I mean there's just so many more examples that shows DC's relationship to it's northern neighbors being much stronger then the reverse from anything like the shows people watch to life expectancy to the extents of where yall is said and sweet tea is served..
 
Old 01-14-2019, 08:04 AM
 
Location: OKIE-Ville
5,413 posts, read 7,713,869 times
Reputation: 3059
Quote:
Originally Posted by MrJester View Post
The South is the territory occupied by the former Confederate states, minus West Virginia, which flaked off to become a border state. The wannabe South are the border states of Kentucky, Maryland, Delaware, West Virginia, Missouri, and the former Confederate Territory of Oklahoma, which back then was too sparsely populated to have any real cultural connection with The South. Heck, Delaware and Maryland now are firmly part of the Northeast, while Missouri is solidly part of the Midwest. Oklahomans often consider themselves Midwestern, not Southern.

The Deep South is Louisiana, Mississippi, Alabama, Georgia, and South Carolina, plus Northern Florida and East Texas. Hampton Roads is not the Deep South, it's the upper South.

Native Okie here, that's pretty rare except when a weather or radio guy discusses weather patterns...and often Texas and Arkansas are included in the conversation.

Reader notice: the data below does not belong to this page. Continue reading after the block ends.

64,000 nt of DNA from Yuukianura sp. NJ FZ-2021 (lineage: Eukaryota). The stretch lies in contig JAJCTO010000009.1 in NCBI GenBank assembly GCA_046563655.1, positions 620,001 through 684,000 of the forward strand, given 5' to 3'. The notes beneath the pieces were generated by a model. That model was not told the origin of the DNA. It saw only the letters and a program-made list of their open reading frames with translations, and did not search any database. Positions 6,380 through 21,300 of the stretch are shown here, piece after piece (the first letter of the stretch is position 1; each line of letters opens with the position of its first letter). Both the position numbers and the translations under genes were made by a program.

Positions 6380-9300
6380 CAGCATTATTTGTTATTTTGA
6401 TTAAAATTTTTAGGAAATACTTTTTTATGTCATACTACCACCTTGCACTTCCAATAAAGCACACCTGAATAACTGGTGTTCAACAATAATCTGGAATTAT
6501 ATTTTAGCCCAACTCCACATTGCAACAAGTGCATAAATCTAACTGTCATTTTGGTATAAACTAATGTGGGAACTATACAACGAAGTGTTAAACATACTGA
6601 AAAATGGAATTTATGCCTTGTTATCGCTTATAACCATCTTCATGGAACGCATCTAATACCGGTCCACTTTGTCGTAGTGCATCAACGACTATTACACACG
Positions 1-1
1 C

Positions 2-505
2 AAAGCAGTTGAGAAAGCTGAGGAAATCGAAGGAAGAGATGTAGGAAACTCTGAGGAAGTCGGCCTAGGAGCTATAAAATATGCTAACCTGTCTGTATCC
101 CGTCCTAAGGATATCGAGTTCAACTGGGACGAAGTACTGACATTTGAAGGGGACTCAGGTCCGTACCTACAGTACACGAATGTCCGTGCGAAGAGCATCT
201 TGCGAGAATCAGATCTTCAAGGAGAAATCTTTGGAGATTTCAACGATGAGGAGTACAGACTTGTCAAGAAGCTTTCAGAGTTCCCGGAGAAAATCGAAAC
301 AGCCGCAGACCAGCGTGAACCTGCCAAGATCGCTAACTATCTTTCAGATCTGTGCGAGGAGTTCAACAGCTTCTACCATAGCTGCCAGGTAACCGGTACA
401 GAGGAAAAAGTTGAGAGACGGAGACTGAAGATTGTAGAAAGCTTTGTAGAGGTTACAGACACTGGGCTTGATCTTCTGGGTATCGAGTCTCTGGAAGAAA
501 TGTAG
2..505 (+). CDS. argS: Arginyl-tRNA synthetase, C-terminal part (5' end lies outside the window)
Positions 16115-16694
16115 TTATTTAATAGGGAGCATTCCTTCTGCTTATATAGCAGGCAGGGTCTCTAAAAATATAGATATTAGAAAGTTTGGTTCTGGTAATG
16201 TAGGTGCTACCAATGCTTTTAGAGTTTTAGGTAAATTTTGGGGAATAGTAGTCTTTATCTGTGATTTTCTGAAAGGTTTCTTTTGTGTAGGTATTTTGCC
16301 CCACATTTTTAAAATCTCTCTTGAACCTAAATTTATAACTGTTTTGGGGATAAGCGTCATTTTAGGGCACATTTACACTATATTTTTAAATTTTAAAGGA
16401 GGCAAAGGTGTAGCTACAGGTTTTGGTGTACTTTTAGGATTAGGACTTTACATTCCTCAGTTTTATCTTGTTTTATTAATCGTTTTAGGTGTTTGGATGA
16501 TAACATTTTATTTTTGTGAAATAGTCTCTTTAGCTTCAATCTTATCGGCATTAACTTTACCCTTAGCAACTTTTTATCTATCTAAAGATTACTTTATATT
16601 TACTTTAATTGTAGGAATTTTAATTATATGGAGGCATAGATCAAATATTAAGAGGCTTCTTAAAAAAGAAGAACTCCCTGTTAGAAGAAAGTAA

The breakdown culturally for Oklahomans (i.e. the way we see ourselves) is just plain ol' Oklahoma Okie, Southwestern, Southern, Western, and then Midwestern. But if it is "Midwestern" it's rarely in conjunction with the greater Midwest such as Indiana, Ohio, Illinois, etc...and certainly not the Upper Midwest like Michigan, Minnesota, or Whisky.

I work with a guy from Minnesota, he routinely refers to Oklahoma as the South. Oklahoma is obviously more of a hybrid of western and southern. I see it much more as SOUTHwestern (Oklahoma, Texas, western Arkansas) as opposed to SouthWESTERN (New Mexico and Arizona) although there are a few similarities there too. "Midwestern" as used in the general consensus of what comprises the Midwest (Kansas and above and points east) is the least accurate in describing Oklahoma. Also, while some do, very few people here in Oklahoma associate Oklahoma with the Deep South. Likewise, we rarely associate purely with the Midwest (again, the classical understanding of that term/region) either. It's certainly not the Midwest. It's certainly not the Deep South. It's a good mixture of Southern and Western with a very good measure of the ranching/cattle culture of the Southwest. It's Southwestern more than anything else because of culture, history, and topography. Not to mention the Native American elements and history that squarely distance it from states north and east of it.


OU chant mentions the "the western sky..."


https://www.youtube.com/watch?v=Mhyv3V0leeI

Last edited by Bass&Catfish2008; 01-14-2019 at 08:37 AM..